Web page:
The Oxford English Dictionary has 162 words with first citations from 1979. In that year, the world of entertainment brought us CDs, fluffers, karaoke, high concept, and improv; the Twinkie defense had its day in court; antiretroviral drugs and EpiPens were new medical advances; neo-cons squared off against New Agers; and high tech brought us SQL, email, and intranets.Read the rest of the article...
The Oxford English Dictionary has 188 words with first citations from 1978. In that year, POSSLQs were joining in coupledom, perhaps using bustiers and crotchless panties when things got boring in the bedroom; kids took to BMX and hacky sack; if you wanted to overwhelm someone you could give them a gazillion bytes in an info-dump; and the Laffer curve started to become a political favorite of the right.Read the rest of the article...
Are E-Books Truly Different?
Mignon Fogarty (a. k. a. The Grammar Girl) makes an excellent point about being surprised by an e-book’s ending. But I wonder if the question is not “is it harder to write an e-book?” but rather “how does the format of the e-book alter the stylistic requirements?”
Storytelling techniques do depend on the medium. Storytelling in television or the movies is very different from that of the stage or the physical novel. It should be no surprise that e-books, the good ones at least, would be written differently than physical books. Of course, e-books and novels are a lot more similar than novels and television are, so the differences are likely to be more subtle, but they should still be there.
I have no profound insights here on the future direction of literature; I’m just musing on the idea that the new form will impose new storytelling techniques and structures. Also, it’s probably too early to tell what those changes would be anyway. E-books are too new, and there are likely to be radical changes in the way they are formatted as we discover how people best consume e-text.
The Oxford English Dictionary has 240 words with first citations from 1977. In that year, white bread American men could drink brewskis, while their high-maintenance girlfriends sipped kir royales; one could dine on bibimbap in Koreatown; minifloppies made a brief appearance, while text messages were here to stay; and many considered the verb to incent a cringeworthy neologism.Read the rest of the article...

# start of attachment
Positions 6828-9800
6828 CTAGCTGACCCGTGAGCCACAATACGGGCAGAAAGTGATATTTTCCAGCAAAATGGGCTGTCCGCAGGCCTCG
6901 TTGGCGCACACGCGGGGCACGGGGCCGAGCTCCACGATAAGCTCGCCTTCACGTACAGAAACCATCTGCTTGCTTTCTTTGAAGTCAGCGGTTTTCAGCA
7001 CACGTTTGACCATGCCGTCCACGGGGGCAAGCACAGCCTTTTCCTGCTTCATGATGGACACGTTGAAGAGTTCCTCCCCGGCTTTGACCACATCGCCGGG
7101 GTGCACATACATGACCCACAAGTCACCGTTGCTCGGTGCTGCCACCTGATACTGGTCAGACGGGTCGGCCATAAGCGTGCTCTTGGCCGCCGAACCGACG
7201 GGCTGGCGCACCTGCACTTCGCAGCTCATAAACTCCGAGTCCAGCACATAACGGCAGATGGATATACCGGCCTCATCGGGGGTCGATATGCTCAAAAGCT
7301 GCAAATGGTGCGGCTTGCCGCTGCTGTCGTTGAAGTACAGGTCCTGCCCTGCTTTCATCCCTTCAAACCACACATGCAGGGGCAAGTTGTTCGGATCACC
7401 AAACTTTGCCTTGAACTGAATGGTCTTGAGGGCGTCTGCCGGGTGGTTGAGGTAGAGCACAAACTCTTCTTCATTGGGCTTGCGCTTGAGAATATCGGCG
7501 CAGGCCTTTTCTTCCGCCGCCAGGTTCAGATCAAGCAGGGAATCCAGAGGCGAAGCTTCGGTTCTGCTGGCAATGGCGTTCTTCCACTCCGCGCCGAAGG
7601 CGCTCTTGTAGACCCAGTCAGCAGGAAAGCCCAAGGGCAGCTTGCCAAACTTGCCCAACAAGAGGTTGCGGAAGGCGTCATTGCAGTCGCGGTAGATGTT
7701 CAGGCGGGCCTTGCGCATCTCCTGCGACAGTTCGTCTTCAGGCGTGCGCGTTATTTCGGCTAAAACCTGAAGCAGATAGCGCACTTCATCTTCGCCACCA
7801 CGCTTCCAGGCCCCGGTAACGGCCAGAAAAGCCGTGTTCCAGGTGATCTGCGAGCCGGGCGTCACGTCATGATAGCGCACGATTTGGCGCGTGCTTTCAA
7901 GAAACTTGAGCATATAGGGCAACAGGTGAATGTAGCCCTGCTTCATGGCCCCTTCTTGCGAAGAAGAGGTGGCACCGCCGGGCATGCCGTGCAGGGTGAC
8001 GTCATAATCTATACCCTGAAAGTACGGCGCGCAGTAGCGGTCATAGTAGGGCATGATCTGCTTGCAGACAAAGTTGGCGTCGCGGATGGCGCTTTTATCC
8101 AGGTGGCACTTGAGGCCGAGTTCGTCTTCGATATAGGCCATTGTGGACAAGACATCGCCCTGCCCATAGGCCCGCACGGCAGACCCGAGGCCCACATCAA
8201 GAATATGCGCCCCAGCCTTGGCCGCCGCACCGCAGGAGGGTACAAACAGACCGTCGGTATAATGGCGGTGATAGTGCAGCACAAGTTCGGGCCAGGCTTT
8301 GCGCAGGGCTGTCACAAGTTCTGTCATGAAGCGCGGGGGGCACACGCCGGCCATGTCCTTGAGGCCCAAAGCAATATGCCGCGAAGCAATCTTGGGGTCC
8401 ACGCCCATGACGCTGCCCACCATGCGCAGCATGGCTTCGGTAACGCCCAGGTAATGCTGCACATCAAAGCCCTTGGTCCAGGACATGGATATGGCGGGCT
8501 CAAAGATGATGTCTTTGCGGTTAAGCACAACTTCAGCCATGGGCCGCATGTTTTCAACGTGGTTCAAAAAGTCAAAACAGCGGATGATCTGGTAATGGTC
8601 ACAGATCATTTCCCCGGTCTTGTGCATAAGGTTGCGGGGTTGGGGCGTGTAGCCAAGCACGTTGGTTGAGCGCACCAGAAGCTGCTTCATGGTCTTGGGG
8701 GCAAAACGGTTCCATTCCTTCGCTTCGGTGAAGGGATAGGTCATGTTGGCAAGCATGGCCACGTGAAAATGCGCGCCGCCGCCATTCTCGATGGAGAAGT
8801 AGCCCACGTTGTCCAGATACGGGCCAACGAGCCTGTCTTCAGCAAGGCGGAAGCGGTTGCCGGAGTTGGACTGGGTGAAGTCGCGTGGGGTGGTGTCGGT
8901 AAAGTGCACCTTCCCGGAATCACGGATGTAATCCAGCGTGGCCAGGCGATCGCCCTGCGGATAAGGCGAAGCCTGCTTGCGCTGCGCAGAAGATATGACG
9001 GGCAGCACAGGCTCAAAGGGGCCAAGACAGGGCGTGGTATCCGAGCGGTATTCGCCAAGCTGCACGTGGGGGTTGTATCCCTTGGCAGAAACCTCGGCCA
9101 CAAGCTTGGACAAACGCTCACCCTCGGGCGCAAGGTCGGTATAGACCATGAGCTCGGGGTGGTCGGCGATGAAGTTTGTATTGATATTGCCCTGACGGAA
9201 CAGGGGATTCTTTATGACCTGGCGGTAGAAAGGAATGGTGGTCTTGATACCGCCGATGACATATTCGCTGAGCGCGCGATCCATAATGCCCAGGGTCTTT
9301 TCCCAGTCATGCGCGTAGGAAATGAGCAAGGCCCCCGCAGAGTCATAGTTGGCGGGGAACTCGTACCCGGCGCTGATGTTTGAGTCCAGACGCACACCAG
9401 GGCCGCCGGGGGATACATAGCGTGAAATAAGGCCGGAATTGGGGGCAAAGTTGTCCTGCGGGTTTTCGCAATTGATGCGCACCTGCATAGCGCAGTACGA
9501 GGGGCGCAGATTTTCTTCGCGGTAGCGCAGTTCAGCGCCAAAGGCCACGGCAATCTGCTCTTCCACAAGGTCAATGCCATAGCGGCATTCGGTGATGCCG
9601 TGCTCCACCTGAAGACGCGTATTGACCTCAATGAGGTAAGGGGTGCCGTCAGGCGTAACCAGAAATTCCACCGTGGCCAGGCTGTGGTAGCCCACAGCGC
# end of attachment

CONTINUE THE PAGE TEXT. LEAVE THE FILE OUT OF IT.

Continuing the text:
The Oxford English Dictionary has 261 words with first citations from 1976. In that year, one could download data from an Ethernet; Ebola and retroviruses scared the pant off biologists; boomers took to Jazzercise and boogie boards; BAFTA and Bollywood began to compete with the American film industry; and memes became a meme.Read the rest of the article...
The Oxford English Dictionary has 256 words with first citations from 1975. In that year, you could get a set-top box that played Betamax videotapes; Page Three girls were nobody’s idea of womyn; computer scientist brainiacs played with fractals, Phong shaders, and wetware; and CAT scans revolutionized medicine, while Reiki began to scam sick people.Read the rest of the article...
Washington’s Love For Acronyms
Not a bad article, but it’s hardly news. The obsession with acronyms in the U. S. capital has been around for decades and decades.
A Letter to a Prospective Lexicographer
This blog post is a week old, but it’s not time sensitive.
While the particulars may be a bit different, this sounds like every single place I have ever worked. As to the degree requirement, with most jobs I’ve discovered that what a person majored in is completely irrelevant. If your studies prepped you with particular knowledge, that will be obsolete or forgotten in a few years anyway. What’s more important is the ability to think critically, to write well, and the ability to learn quickly as you do the job.
Tip o’ the hat to Erin McKean.
The Oxford English Dictionary has 222 words with first citations from 1974. In that year,we saw calls for slow food and Trumanesque politicians; banoffi pies and carpaccio were on the menu, but if you ate too fast the guys in the ambo could give you the Heimlich maneuver; people feared what the Moonies and Dungeons and Dragons were doing to the youth; and Sensurround and teletext hit the big and small screens.Read the rest of the article...
The Oxford English Dictionary has 264 words with first citations from 1973. In that year, Derridean critics were deconstructing literature through intertextual readings; a lot of people were weirded out by est; members of the Symbionese Liberation Army and other cultic groups were deprogrammed; techies were playing with diskettes, Unix, grep, and FTPing; and linguists started talking about Ebonics.Read the rest of the article...
Copyright 1997-2013, by David Wilton